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"Misto Chiavari" Hazelnut production

Aggiornamento: 25 gen 2020

The hazel tree is found throughout the Ligurian territory both as a spontaneous and cultivated plant. Since the past in the eastern Liguria its cultivation is concentrated in the Tigullio’s area (the hinterland of the gulf with the same name) including Sturla/Aveto, Fontanabuona and Graveglia valleys. The earliest traces of the hazelnut cultivation in this area date back to 2,500 BC, according to the discovery of fossil hazelnuts in the bogs of Rezzoaglio, in Aveto valley, but it’s since the Middle Ages that hazelnut has been an important economic item for the local agriculture.

The first documentary evidence attesting the practice of this activity in a period between the beginning and the end of the 16th century dates back to the late Middle Ages. It is a series of notarial deeds belonging to the Chiavari notary archives, followed by other documents drawn up in the following centuries in which reference is made to the predominant role of this crop in the local economy, especially in the municipality of Mezzanego. Around the middle of the last century, hazelnut cultivation experienced a period of such prosperity as to partly supplant that of the chestnut tree marred by serious phytopathologies which had affected numerous trees.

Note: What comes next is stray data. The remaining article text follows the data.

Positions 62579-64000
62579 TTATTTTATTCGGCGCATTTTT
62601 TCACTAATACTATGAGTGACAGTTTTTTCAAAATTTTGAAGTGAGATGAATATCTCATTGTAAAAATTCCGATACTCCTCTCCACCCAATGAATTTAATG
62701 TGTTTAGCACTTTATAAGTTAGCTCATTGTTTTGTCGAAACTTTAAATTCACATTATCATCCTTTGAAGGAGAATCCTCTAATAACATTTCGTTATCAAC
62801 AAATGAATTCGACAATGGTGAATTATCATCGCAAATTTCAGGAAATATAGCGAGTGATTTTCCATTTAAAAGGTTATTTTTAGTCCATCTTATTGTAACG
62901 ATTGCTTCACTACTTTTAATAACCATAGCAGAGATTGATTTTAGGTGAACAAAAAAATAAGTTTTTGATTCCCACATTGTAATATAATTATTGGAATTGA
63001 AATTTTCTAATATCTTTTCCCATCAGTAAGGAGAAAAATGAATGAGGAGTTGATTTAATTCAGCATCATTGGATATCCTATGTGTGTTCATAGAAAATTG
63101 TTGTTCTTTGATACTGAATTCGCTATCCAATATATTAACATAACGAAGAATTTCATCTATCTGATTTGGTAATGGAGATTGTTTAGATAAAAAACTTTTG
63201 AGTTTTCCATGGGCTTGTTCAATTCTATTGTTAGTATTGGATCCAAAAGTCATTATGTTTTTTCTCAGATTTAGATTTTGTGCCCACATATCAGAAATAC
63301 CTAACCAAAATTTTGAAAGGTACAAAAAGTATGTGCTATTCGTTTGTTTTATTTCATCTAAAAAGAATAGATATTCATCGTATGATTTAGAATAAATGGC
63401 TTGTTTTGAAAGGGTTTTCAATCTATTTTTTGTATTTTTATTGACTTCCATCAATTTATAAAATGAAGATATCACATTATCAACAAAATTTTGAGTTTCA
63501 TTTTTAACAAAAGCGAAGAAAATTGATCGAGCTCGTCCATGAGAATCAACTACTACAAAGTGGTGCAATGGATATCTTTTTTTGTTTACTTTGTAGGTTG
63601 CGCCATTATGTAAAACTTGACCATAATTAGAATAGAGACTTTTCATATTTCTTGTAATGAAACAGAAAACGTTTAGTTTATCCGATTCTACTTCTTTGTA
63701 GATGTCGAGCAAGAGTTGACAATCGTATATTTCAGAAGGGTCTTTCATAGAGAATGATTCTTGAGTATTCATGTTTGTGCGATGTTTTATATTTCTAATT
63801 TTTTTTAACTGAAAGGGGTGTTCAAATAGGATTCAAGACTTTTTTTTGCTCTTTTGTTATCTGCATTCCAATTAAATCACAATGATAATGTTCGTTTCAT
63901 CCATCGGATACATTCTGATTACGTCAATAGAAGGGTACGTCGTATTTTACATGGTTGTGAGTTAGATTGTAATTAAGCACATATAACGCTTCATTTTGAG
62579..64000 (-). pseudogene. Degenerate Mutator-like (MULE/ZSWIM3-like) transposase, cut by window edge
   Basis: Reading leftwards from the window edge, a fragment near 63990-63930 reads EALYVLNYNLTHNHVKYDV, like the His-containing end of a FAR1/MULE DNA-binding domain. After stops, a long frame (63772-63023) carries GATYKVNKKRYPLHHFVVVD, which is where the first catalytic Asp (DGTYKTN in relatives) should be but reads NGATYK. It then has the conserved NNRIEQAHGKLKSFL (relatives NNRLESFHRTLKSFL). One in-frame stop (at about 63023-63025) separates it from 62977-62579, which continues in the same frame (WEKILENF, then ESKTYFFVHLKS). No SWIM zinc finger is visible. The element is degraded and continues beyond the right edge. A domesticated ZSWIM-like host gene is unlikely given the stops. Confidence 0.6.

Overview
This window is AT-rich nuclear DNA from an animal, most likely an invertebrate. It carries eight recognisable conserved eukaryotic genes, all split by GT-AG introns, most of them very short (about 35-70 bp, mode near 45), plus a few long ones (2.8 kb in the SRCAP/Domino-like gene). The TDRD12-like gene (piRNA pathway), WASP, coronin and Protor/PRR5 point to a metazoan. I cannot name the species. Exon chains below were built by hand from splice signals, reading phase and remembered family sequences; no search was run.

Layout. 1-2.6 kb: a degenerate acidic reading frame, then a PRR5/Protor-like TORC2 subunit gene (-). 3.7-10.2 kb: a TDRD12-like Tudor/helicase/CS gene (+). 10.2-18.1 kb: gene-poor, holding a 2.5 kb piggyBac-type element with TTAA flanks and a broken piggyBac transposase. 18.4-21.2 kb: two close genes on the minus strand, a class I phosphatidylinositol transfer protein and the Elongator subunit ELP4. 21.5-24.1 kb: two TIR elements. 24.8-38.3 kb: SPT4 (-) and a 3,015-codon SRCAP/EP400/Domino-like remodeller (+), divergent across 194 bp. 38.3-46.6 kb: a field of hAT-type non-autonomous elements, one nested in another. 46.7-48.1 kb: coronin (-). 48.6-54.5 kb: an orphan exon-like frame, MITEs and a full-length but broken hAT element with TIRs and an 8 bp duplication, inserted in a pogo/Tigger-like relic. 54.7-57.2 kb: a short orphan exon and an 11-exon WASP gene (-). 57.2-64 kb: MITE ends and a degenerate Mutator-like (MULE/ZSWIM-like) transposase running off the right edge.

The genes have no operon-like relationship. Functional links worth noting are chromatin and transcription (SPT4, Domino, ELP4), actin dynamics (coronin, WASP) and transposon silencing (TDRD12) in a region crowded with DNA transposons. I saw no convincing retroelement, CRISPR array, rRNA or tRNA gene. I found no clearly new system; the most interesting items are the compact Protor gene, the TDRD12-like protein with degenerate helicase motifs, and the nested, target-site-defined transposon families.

In a publication of the former Agricultural Committee of Chiavari, dated 1876, we read: "Among the special crops of the district we distinguish that of "avellana (from Corylus avellana, hazel). The production of hazelnut is mainly distributed in the Municipalities of Mezzanego, S. Colombano and a few others." In more recent times the hazelnut cultivation in the eastern Liguria has had its moment of maximum diffusion in the 60s and 70s. , when between 5 thousand and 10 thousand quintals of hazelnuts were harvested in the area around Mezzanego and San Colombano Certenoli, 370 hectares were cultivated (296 of which in these two Municipalities), and even if the depopulation of the countryside in the post-war period has certainly not spared these valleys, the production has never been abandoned. For some years has registered instead a lively increase.